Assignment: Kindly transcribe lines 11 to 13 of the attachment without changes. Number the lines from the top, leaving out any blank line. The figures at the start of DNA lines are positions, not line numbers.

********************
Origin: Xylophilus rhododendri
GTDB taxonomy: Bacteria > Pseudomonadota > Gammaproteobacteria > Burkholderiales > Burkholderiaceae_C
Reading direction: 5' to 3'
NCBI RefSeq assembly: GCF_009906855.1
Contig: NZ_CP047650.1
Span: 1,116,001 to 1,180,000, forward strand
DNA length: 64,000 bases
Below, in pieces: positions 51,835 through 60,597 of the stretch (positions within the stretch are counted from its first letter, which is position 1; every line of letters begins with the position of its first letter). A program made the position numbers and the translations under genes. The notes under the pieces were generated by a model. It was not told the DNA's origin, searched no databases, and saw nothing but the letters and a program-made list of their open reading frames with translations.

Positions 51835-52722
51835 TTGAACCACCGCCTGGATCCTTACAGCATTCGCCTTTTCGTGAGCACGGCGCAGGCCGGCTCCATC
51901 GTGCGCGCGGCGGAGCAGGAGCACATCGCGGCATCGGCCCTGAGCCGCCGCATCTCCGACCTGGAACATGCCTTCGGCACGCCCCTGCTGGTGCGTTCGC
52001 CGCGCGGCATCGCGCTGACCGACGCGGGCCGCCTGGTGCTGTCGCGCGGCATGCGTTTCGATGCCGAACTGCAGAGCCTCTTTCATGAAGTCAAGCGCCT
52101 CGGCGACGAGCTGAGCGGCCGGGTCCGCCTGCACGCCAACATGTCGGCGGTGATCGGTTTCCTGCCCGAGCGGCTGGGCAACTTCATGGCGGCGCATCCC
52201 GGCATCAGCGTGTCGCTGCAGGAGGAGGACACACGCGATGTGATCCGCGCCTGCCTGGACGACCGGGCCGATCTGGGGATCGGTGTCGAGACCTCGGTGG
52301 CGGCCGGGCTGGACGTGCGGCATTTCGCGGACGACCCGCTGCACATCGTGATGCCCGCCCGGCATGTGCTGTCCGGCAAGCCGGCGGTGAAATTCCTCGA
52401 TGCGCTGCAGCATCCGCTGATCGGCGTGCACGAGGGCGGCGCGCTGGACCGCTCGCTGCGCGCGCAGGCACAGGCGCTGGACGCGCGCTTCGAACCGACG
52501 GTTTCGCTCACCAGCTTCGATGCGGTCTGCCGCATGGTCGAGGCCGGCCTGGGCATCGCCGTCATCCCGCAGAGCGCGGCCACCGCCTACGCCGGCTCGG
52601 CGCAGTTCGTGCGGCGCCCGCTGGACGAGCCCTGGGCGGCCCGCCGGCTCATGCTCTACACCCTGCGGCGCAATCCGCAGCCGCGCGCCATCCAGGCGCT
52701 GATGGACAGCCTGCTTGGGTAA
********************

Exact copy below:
51901 GTGCGCGCGGCGGAGCAGGAGCACATCGCGGCATCGGCCCTGAGCCGCCGCATCTCCGACCTGGAACATGCCTTCGGCACGCCCCTGCTGGTGCGTTCGC
52001 CGCGCGGCATCGCGCTGACCGACGCGGGCCGCCTGGTGCTGTCGCGCGGCATGCGTTTCGATGCCGAACTGCAGAGCCTCTTTCATGAAGTCAAGCGCCT
52101 CGGCGACGAGCTGAGCGGCCGGGTCCGCCTGCACGCCAACATGTCGGCGGTGATCGGTTTCCTGCCCGAGCGGCTGGGCAACTTCATGGCGGCGCATCCC